Like Florida, Ohio is a swing state that has historically determined the outcome of presidential elections.

Clinton said she was “not making excuses” for her use of a personal email address, but said the FBI would reach the same conclusion it did earlier this year, when it decided against prosecuting her.

She also wheeled out former nuclear missile launch officer, Bruce Blair, who said Trump would be a dangerous commander in chief.

Clinton supporters in Ohio told City Press the email saga mattered to them less than the threat a possible Trump presidency would pose to the country.

Sydney, a politics and history major, said Trump did not “even have the knowledge [of politics] that I learnt in my undergrad classes”.

“I have looked up to Hillary Clinton my whole life, she is a really strong woman. I think she will do a lot of good things for women, the LGBTI [lesbian, gay, bisexual, trans and/or intersex] community, Muslims, black people – everybody who hasn’t been privileged by society and who needs extra support,” she said.

Chetan, a digital sciences student originally from India, said he supported Clinton because of her experience and the threat Trump would pose to immigrants like himself. “Everybody knows America is a land of opportunity. They have good opportunities here. Everybody is considered equal, there shouldn’t be hatred towards one another,” he said.

Polls show very few Hispanics and even fewer black Americans will vote for Trump, but Clinton’s supporters fear a loss of votes in these communities as well.

A day after Trump’s Bayfront rally, in Greater Miami’s more pedestrian suburbs, an emotional Clinton campaigner was in tears too. Fresh out of a rally held by President Barack Obama at Florida International University, the fourth-biggest in the US, former student Cynthia Oladapo feared that black voters were deserting the Democrats for the wrong reasons.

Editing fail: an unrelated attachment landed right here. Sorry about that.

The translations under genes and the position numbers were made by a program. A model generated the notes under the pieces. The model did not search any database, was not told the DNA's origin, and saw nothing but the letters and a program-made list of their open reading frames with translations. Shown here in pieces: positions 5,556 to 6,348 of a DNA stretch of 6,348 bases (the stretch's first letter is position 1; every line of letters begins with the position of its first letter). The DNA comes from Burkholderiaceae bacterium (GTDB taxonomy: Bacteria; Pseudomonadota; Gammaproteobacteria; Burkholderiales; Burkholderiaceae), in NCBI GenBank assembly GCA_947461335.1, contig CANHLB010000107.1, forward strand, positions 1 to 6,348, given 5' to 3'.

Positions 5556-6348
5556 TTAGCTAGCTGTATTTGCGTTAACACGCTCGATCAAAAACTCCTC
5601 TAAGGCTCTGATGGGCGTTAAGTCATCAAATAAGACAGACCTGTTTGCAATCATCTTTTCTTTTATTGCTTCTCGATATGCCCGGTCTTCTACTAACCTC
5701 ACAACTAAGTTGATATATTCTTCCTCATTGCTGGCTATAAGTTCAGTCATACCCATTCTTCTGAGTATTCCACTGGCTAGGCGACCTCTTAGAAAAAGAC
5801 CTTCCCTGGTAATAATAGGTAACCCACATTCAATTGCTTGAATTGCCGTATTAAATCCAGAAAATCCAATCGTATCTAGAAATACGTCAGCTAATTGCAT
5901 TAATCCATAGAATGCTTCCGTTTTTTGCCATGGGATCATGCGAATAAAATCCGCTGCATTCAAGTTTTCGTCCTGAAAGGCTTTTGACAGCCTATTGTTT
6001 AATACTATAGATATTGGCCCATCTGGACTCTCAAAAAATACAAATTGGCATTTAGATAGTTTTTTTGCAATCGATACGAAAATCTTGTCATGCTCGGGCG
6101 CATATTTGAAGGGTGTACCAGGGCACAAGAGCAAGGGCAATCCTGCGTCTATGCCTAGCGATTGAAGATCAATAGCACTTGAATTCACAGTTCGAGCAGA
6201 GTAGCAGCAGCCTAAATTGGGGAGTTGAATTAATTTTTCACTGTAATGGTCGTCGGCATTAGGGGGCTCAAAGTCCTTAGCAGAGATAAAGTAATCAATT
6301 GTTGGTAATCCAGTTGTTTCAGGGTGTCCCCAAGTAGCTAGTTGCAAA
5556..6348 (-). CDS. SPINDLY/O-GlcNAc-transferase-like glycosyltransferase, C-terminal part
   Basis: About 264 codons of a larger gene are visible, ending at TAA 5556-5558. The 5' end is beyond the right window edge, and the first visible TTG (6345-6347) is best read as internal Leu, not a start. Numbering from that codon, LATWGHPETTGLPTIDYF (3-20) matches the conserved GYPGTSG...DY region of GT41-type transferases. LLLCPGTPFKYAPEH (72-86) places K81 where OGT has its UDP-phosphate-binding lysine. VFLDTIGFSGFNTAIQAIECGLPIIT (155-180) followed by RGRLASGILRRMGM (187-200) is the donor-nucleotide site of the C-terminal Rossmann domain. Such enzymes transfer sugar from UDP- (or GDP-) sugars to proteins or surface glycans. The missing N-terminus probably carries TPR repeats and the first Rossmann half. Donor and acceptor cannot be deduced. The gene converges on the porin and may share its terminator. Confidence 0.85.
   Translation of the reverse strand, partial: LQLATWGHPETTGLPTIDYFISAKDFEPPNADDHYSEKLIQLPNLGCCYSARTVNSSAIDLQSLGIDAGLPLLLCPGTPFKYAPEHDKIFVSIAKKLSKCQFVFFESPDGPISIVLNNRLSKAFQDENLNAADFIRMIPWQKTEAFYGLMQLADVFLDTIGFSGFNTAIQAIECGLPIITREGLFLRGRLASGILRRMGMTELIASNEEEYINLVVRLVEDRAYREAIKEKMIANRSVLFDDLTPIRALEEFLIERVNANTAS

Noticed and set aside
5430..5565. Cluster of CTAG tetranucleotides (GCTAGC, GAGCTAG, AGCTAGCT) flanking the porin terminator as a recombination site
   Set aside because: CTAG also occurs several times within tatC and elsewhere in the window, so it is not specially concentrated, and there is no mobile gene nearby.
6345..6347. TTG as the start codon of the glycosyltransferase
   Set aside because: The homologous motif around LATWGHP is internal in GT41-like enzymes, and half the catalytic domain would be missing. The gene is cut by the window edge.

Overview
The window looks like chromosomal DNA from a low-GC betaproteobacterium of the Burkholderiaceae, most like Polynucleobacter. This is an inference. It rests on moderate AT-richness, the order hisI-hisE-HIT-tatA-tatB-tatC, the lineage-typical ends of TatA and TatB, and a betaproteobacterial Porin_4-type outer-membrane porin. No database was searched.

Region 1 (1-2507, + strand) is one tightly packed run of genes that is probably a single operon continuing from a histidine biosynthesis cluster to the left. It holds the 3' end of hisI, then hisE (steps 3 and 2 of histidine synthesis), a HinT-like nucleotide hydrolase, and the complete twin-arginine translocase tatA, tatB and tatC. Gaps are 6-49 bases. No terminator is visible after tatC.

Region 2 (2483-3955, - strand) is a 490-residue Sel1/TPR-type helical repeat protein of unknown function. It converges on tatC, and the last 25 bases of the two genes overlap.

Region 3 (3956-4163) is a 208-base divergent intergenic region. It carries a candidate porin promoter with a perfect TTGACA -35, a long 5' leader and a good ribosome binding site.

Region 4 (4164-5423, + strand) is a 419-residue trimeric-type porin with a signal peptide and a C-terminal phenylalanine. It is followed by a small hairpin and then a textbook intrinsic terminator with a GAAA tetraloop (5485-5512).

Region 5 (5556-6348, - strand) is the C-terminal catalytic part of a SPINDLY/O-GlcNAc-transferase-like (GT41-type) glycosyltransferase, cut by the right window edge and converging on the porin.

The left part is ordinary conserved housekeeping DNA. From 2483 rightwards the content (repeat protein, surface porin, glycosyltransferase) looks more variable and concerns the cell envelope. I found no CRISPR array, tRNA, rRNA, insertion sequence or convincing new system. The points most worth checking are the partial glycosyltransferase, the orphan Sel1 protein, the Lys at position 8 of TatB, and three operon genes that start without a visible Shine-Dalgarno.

One poll this week even showed that Trump was slightly in the lead in the traditionally Republican Sunshine State, which in the past two elections voted for Obama.

“The black American community are feeling betrayed and angry, and have turned on [Obama] and they are not out there voting. We have been going door to door to get them to vote,” said the 41-year-old African-American woman, dressed in jeans and a feminist T-shirt with a vintage image bearing Clinton’s face.

Oladapo said a Republican-dominated House of Representatives and Senate made things difficult for Obama, and if Democrats didn’t go out to vote, the presidency as well as the bench on the Supreme Court would be dominated by Republicans for the first time in decades.

“Never in 50 years have we had it one-sided. This is not one country with one voice, we have more than one voice. They [the Republicans] want it all one-sided now,” she said.

Early voting figures since the opening of the polls almost two weeks ago show that black voters – most of them Democrat supporters – have not turned out in their numbers like in the previous two elections.

Oladapo was one of the most vocal in the 4 500-strong crowd loudly cheering Obama’s every word, while the outgoing US president appeared to humbly bask in the glory.

Three months before the end of his eight years in office, his approval ratings are at 54%, slightly higher than the 50% before his 2012 re-election. When he asked “Do you know what makes America great?”, the supporters cheekily shouted: “You!”

A day before Trump told voters they were “victims” of a rigged system who should make their voices heard, Obama reminded young people of the power of their vote.

“I know a lot of you are cynical about politics. There’s a lot about this election that gives you reason to be,” he said. “But I’m here to tell you, right now, you have a chance to move history in a better direction.”

Both Clinton and Trump have scheduled events in Manhattan on Tuesday night, at the close of polls. Clinton has labelled hers an occasion to make “remarks to supporters and volunteers”, while Trump’s will be a “victory party”.

Only one of them will celebrate an election win.

Read more on:    donald trump  |  hillary clinton  |  us elections 2016